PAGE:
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This article is about the term in professional wrestling. For the term in professional boxing, see Undisputed Champion. For undisputed champions in professional wrestling, see Undisputed Championship.
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In professional wrestling, championships may be unified to consolidate the number of championships in a given promotion, or to add legitimacy and prestige to a certain title's lineage. In a title-for-title match, one of four things will happen:
- The lesser championship will be dropped.
- A brand new championship will be created (very rare, but All Japan Pro Wrestling's Triple Crown Heavyweight and World Tag Team titles are prominent examples).
- Both championships retain their identity and may be defended and lost individually (Rob Van Dam holding the WWE Championship and ECW World Heavyweight Championship is a good example of this).
- Both championships will be remain active and be defended and lost together under one name, but title changes will reflect each individual title's history (WWE's Unified Tag Team Championship is a good example of this).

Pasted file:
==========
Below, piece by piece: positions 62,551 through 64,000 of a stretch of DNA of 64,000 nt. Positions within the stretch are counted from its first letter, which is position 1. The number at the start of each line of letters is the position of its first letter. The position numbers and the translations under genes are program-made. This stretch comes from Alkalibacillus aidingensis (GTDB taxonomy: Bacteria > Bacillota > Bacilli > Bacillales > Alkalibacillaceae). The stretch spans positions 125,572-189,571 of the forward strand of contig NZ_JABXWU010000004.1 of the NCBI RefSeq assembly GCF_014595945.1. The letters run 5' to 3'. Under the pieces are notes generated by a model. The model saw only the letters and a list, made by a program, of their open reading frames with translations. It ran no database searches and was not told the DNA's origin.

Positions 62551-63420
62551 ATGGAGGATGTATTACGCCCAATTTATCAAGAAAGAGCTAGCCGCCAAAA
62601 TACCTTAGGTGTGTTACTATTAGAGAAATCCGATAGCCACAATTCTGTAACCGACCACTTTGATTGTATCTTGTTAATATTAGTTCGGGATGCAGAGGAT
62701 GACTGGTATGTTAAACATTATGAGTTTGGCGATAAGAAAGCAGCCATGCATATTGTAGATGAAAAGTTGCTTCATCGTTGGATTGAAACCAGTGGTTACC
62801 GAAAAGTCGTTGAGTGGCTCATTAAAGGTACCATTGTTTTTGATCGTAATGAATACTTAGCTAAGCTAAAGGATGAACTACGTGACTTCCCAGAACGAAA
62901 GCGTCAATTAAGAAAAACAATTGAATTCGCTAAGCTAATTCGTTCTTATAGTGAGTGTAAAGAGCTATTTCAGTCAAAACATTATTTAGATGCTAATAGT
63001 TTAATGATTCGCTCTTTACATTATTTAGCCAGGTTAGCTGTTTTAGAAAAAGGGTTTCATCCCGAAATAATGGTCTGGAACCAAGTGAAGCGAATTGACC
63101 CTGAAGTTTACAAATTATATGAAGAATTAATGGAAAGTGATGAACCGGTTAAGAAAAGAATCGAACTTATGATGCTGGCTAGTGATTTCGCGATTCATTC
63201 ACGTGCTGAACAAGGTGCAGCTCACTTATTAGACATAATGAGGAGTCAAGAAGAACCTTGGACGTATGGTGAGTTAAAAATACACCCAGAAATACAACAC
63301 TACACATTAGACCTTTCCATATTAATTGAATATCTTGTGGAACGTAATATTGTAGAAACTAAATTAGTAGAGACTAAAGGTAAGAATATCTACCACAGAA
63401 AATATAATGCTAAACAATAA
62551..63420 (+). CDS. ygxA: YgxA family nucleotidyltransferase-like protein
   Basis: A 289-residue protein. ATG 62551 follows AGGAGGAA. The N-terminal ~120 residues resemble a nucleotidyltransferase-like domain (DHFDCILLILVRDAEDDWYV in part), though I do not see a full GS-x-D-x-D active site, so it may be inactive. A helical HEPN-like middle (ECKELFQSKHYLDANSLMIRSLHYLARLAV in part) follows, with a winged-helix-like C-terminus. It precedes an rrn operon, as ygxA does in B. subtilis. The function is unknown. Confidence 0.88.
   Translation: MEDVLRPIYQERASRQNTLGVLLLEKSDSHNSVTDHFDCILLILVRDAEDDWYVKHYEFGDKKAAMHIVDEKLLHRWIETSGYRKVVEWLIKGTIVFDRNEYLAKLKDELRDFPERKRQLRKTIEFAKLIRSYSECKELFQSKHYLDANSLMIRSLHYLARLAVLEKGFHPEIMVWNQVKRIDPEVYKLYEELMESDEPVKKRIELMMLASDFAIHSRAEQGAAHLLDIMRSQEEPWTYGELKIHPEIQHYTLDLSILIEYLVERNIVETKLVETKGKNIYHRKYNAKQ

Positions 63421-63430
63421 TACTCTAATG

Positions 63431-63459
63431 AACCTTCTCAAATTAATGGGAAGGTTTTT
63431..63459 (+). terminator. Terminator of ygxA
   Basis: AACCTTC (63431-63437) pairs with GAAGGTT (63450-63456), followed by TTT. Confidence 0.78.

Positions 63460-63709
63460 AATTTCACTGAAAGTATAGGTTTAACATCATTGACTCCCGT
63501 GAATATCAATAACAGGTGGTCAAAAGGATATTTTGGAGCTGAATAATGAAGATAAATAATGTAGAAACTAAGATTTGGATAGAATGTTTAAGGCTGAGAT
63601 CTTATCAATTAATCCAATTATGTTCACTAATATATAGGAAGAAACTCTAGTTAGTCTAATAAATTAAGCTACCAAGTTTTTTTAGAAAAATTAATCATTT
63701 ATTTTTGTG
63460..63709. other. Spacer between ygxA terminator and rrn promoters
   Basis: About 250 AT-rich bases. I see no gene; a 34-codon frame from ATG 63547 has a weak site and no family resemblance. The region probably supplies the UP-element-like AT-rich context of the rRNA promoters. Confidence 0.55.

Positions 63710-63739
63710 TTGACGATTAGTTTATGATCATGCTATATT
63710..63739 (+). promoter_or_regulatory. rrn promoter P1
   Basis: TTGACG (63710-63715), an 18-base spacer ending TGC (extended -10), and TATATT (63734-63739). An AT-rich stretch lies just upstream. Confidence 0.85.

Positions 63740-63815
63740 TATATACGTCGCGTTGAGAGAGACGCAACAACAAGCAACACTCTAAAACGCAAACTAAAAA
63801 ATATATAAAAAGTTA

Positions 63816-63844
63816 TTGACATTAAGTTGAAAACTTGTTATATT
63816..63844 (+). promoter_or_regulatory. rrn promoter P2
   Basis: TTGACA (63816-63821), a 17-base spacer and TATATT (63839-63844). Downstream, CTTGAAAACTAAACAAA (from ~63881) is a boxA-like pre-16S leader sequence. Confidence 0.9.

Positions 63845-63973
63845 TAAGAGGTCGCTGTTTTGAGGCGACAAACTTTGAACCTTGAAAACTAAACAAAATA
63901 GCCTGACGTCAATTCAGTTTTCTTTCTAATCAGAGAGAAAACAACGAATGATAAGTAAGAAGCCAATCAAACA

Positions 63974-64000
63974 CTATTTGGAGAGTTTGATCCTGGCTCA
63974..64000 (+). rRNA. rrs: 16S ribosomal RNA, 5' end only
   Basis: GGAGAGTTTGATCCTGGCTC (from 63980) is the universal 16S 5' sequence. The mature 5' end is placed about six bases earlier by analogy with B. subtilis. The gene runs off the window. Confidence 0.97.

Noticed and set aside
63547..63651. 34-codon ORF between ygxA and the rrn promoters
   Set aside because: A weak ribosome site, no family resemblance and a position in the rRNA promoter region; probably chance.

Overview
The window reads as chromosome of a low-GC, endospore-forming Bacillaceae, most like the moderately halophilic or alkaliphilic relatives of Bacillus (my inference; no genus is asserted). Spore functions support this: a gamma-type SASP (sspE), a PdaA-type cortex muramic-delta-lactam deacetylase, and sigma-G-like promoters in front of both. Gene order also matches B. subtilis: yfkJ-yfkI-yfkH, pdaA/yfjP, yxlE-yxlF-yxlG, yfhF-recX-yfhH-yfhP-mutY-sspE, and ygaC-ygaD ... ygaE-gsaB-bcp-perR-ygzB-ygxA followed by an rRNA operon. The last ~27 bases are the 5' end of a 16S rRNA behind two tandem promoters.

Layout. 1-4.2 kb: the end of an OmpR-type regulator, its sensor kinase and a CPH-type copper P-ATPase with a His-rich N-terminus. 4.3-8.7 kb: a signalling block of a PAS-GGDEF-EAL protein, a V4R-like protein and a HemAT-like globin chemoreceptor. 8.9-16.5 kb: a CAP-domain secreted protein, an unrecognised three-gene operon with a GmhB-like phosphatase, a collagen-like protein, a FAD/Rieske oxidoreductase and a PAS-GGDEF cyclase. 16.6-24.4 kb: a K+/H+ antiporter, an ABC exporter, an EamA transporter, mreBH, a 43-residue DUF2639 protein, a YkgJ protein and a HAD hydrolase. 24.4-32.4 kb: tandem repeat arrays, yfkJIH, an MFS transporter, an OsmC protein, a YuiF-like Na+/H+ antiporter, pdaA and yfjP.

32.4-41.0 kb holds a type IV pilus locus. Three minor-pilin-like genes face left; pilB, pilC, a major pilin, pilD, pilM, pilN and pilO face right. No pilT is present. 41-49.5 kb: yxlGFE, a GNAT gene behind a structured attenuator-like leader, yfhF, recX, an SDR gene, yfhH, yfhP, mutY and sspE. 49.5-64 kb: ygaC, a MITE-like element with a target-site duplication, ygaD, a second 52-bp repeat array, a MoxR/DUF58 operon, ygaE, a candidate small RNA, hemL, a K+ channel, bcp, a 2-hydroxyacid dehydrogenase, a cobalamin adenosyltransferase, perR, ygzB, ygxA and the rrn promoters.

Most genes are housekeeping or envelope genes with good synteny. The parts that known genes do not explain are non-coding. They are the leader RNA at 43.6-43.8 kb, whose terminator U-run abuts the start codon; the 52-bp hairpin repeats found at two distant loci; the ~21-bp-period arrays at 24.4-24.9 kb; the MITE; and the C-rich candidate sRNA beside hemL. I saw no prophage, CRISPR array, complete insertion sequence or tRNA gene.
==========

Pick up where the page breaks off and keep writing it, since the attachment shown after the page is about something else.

- The first two prominent unifications of titles in the U.S. were done by Nikita Koloff. In 1986, he unified the NWA National Heavyweight Championship into his NWA United States Heavyweight Championship by defeating Wahoo McDaniel, and in 1987 he unified the (Mid-South) UWF Television Championship into his NWA World Television Championship by defeating Terry Taylor. In both cases, the unification process was started by Nikita's home promotion, Jim Crockett Promotions, upon absorbing another promotion (Georgia Championship Wrestling and the Mid-South UWF, respectively), and in both cases the titles from the absorbed promotions were abandoned.
- The Triple Crown Heavyweight Championship was created with the unification of the NWA International Heavyweight Championship, the PWF Heavyweight Championship and the NWA United National Championship, when the NWA International Heavyweight Champion Jumbo Tsuruta defeated the PWF Heavyweight and NWA United National Champion Stan Hansen on April 18, 1989.
- The AWA World Heavyweight Championship was unified with the Omaha World Heavyweight Championship (a belt created by promoters in Omaha, Nebraska ) twice when Omaha World Champion The Crusher defeated AWA World Champion Verne Gagne in Omaha, Nebraska on July 9, 1963 and then the titles was unified again on September 7, 1963 when AWA World Champion Verne Gagne defeated Omaha World Champion Fritz Von Erich in Omaha, Nebraska. The Omaha version was abandoned after absorb with the AWA World title.